When Michael Gentry, the new CEO of Kettering Health, came on board in July, Mewhirter took on the position of chief administrative officer at Kettering Health.
“Chief Administrative Officer Michael Mewhirter will be making a transition and leaving Kettering Health on April 1 to pursue other opportunities outside of the organization,” Kettering Health said in an organizational statement to the Dayton Daily News. “We are thankful for his numerous contributions to the system during his nearly nine years of service, especially his efforts and diligence as interim CEO, which aided in maintaining focus on our mission during our leadership transition.”
Mewhirter could not be reached for comment. Mewhirter has spent nearly 20 years working in health care administration in both financial and presidential roles. Prior to being interim CEO at Kettering Health, he also worked as the CFO of the hospital system.
Kettering Health’s internal investigation into the allegations of misuse of finances found evidence of financial impropriety, the hospital system said in a statement last month. The investigation revealed Kettering Health funds had been used for non-business purposes.
“Kettering Health will be seeking repayment of these funds from the individuals involved and sharing information related to our investigation with the appropriate authorities,” the hospital system said in a statement on Nov. 7.
The senior executives and board members that were implicated in the investigation are no longer with the organization, Kettering Health said. Kettering Health also did not name the people the investigation found to have conducted the improper spending or how much was spent.
Kettering Health later amended its statement to replace “senior executives and board members” to “individuals” when saying: “Individuals implicated in the investigation are no longer with the organization.”
In addition to Fred Manchur, Dave Weigley, former chairman of the Kettering Health board, was also named in complaints to the Ohio Attorney General’s Office. Weigley is still president of Columbia Union Conference of Seventh-Day Adventists, which sponsors Kettering Health and has previously declined to comment on Kettering Health’s internal investigation.
Kettering Health has made changes to its governance policies in the wake of the internal investigation, the network said, but officials won’t specify what those changes are.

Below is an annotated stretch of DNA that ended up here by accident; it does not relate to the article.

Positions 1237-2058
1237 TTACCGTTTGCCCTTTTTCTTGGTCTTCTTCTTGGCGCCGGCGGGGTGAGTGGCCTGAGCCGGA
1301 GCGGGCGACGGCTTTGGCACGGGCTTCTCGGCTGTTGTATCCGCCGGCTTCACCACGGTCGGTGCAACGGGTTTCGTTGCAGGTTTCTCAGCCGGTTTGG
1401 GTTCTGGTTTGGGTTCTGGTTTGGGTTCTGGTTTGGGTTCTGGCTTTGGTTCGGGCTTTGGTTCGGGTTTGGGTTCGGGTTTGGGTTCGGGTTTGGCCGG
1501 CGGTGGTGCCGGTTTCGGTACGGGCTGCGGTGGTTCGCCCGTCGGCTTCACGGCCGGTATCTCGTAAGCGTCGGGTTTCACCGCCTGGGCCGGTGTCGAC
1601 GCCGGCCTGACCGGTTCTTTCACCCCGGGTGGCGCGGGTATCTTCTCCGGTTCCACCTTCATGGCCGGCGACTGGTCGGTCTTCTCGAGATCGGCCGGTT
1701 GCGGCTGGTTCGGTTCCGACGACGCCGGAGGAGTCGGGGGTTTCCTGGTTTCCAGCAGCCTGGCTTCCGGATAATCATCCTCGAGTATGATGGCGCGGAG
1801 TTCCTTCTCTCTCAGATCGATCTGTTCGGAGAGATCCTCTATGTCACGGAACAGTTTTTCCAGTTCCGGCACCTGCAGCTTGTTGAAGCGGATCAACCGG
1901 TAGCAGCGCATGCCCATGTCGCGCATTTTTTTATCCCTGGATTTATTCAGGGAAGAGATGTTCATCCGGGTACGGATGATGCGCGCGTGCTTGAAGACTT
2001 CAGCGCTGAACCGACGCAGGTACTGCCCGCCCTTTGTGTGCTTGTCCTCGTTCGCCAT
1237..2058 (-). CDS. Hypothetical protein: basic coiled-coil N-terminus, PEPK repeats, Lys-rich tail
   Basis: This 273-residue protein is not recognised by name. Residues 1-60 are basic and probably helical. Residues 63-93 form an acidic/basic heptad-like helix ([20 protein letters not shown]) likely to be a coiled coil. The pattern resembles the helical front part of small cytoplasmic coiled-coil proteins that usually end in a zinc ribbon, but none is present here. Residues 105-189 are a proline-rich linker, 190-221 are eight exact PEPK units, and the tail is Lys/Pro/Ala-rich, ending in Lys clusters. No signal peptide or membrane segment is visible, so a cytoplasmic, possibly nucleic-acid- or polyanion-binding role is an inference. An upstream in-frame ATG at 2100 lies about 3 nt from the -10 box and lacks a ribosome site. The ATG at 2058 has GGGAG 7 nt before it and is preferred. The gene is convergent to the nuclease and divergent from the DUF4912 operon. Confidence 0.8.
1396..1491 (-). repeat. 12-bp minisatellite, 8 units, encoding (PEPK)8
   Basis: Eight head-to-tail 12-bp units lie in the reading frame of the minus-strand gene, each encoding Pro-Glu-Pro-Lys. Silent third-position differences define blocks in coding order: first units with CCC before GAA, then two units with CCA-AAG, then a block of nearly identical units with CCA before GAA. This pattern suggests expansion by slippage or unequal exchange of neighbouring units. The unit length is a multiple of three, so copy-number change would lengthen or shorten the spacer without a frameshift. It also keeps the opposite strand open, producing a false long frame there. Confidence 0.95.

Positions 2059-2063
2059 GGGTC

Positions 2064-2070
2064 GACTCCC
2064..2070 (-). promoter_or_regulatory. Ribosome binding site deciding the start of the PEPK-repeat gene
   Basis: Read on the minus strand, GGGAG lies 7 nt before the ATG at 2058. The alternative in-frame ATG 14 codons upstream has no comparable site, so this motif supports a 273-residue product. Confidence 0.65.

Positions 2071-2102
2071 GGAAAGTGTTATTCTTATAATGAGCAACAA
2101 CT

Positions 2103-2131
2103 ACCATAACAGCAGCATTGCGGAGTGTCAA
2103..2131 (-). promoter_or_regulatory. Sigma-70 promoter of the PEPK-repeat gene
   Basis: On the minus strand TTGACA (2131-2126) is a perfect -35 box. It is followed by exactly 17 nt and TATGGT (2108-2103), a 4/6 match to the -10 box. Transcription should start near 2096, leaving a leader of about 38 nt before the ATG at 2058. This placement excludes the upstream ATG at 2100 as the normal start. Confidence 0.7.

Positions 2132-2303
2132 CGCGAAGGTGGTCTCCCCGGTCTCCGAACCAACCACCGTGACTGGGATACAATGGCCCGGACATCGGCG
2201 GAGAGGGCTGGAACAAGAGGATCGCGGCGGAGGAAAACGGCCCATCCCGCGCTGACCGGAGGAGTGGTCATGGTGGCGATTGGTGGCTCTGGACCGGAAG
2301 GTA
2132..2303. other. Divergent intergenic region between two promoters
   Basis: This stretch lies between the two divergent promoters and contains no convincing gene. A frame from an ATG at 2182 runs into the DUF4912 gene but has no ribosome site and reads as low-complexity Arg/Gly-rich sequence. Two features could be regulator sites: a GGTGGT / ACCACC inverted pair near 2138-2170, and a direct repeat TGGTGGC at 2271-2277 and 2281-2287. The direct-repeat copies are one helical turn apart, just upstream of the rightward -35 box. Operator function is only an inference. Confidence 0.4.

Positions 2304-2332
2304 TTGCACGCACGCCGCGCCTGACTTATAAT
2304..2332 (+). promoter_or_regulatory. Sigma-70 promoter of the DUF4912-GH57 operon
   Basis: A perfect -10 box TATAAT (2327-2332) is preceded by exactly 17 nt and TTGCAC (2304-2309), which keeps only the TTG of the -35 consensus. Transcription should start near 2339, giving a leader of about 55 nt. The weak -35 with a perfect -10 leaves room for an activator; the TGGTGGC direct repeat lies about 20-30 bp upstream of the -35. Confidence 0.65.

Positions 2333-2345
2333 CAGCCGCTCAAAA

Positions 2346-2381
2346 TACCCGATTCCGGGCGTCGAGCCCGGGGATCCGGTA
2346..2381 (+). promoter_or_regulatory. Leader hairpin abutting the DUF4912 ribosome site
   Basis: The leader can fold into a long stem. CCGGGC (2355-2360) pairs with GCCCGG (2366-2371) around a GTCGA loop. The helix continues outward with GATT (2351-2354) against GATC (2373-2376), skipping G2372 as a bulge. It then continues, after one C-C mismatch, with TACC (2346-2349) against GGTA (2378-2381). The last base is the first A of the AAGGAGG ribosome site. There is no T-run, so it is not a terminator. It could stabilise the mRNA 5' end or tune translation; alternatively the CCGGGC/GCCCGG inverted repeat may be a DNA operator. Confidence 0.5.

“We are fully cooperating with the relevant government authorities and part of the reason that we won’t be commenting further is to allow these entities to make their further announcements at the time of their choosing,” Jimmy Phillips, vice president of marketing and communication, told the Dayton Daily News last month.
The Ohio Attorney General’s Office has declined to confirm whether or not an investigation into those allegations has taken place, though records requests for any communications sent to Manchur from the attorney general’s office have been denied on the basis that “any potential charitable investigation and its records are not public.”
Mewhirter’s departure will be one of the latest changes in leadership occurring since Gentry has been on the job.
Brenda Kuhn, who held previously roles of chief quality officer and chief nursing officer at Kettering Health, became the interim president of Kettering Health Dayton, previously known as Grandview Hospital. The previous president of the hospital was Richard Manchur, the son of Fred Manchur. Richard Manchur was named president of Kettering Health Dayton in 2019 and has since left the network.
Kettering Health announced Gentry would be the new CEO of the health system in April and would start in July. Gentry was previously a health system executive in Virginia.
Kettering Health has 15 area medical centers and more than 120 outpatient locations throughout Western Ohio, as well as Kettering Physician Network, which includes more than 700 board-certified providers.